Yanir Grindler

Women can bring peace to Middle East conflict

Cape Argus

‘Meaningful participation’ does not simply refer to representation and quotas; it means that women’s interests and lived experiences are fully reflected in peace processes. This is the mission of Women Wage Peace (WWP), a grassroots Israeli peace movement founded shortly after the 2014 Gaza conflict. Their goal is to encourage a bilaterally acceptable agreement to end the Israeli-Palestinian conflict, including women in all aspects of decision making.

Last week, a delegation from WWP brought their practical message of peace through dialogue to our country. The delegation comprised four women from diverse faith groups, all situated at different points on the political spectrum but bound together by a mutual commitment to bringing an end to the conflict. The movement’s strength lies in its not being affiliated with any political party, and by the diversity of a membership drawn from a broad spectrum of Israeli society, including Jews, Muslims, Christians, Arabs, Druze, and Bedouin. These women are not just sitting behind their work desks waving white flags; they are standing at the country’s intersections, pushing bills at parliament, fasting in solidarity, educating in public spaces, screening movies, marching in the streets. They will not stop till they reach an agreement. This is their slogan.

Meeting with a diversity of South Africans throughout the week, it quickly became apparent that the delegation’s message of peace is one that resonates broaqdly. The visitors were comfortable confronting difficult questions, speaking truths that were often difficult to hear. They often said that they don’t have the privilege of sitting in hotels, eating caviar and hoping that peace will fall from the heavens. They are sick and tired of sending their sons to war, mourning their relatives, accepting the status quo. They want a peaceful negotiated settlement, and they want it now.

Yasmin Rubin-Cooper, a Jewish delegation member, described a recent experience that South Africans will readily relate to. She spoke of sitting alongside two parents from opposite sides of the border, a Palestinian father who lost his two daughters when an air missile landed near their house and an Israeli mother who lost her son in a terror attack. In tears, Yasmin told us how despite their diverse backgrounds, both bereaved parents shared one common desire, the same desperate urge to have their pain recognised, to be heard from the other side so that their suffering was acknowledged. Both shared the desire to be able to mourn and feel compassionately and empathetically heard by the other. More than any media piece that I had read until then, these testimonies truly brought the tragic conflict to life.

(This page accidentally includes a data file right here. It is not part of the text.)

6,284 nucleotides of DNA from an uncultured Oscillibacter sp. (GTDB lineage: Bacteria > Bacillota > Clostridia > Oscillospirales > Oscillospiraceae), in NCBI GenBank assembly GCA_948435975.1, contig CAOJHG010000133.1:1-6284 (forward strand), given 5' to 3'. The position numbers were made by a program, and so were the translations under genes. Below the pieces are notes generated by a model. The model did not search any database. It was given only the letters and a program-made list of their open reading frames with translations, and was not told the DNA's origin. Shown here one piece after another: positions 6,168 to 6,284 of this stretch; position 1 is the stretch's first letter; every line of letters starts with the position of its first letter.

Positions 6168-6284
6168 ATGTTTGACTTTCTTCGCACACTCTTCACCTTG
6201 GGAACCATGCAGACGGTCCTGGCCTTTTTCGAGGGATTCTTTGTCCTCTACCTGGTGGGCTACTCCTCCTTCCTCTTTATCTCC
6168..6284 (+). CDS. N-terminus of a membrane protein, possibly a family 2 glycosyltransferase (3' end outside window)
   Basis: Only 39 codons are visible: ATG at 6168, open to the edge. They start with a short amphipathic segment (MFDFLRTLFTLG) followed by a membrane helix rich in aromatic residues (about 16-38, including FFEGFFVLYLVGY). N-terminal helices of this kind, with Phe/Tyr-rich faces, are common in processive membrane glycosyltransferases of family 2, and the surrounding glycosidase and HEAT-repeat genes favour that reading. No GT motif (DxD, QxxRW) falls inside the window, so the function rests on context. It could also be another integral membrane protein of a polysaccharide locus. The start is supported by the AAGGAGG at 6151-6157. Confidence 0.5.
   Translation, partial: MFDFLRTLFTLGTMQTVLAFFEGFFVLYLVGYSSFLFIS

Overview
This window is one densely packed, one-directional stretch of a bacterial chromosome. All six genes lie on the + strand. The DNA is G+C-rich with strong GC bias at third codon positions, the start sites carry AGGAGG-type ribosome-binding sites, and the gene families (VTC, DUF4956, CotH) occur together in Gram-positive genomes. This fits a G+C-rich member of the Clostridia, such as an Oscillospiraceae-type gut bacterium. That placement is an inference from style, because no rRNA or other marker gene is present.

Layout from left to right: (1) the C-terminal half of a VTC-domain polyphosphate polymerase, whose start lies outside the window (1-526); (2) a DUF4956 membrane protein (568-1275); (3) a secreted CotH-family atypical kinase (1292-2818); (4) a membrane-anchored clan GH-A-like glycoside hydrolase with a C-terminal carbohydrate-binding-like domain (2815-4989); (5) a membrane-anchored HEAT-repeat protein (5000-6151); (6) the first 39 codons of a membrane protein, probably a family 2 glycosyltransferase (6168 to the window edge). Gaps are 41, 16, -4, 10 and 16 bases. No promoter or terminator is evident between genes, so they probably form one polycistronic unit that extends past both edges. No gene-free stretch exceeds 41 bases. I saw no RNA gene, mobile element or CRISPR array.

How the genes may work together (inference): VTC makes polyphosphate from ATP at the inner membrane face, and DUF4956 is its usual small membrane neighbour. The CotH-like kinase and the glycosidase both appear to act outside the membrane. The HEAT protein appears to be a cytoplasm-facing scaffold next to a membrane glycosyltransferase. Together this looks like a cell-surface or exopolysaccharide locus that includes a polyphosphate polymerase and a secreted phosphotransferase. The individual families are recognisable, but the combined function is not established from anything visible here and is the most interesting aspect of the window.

I was reminded this week that the ultimate victims of any conflict are the masses on the ground, people like you and me. Regrettably, South Africans have become so accustomed to news confirming their own biases that they forget the individuals living through constant conflict. Whereas we should be playing a mediating role, these women were the ones forcing us to sit down and engage in real conversation, to listen to the hard truths and, as Hyam Tannous, an Arab delegation member told me, “to see the other as an opportunity and not a problem”.

Our guests exposed us to the refreshing efforts that are being made to put an end to the violence in their region. They broke down the stereotypical impression of Israelis that broadly prevails here, demonstrating that there is much to learn about Israeli society over and above what we are fed through mainstream media.

During an engagement with the youth at UCT, one student asked if there were any critics of their message. Who, after all, could oppose a message of peace? As I reflected on this question, it dawned on me: It is Peace, not war that frightens men. War excites and has become part of us; it has become part of us to take sides, to do what we believe protects us at the expense of others, to focus on some truths but to hide from others, to rescue and repair but also to conquer and to destroy.

Peace scares us men, I believe, because deep down, something about it reminds us of what we fear the most: loss of control, of position, of dominance. Force, on the other hand, we understand. In force we trust, not peace. One might even argue that men treat peace the same way they treat women: with a knowing smile of contempt. And little wonder. Because, when all is said and done, men fear women, and don’t understand them. At the very essence of what they are capable of accomplishing, men perceive women as a threat. Why else would we need to belittle and silence them? Why else would we mansplain, overwork, underpay, and under-appreciate them, brand them naive and unrealistic, bury them under glass ceilings and gaslights? Yet until now we have been the ones leading at the negotiation table.

The word ‘Peace’, ‘Salaam’ or ‘Shalom’ is returning to the language of the Middle East, thanks to these courageous, compassionate women who are reminding us of our essential humanity. They are showing that women will go to any length, cross any divide and make any sacrifice to keep their children safe. It is time, if you ask me, that men step aside and allow them to take the lead.

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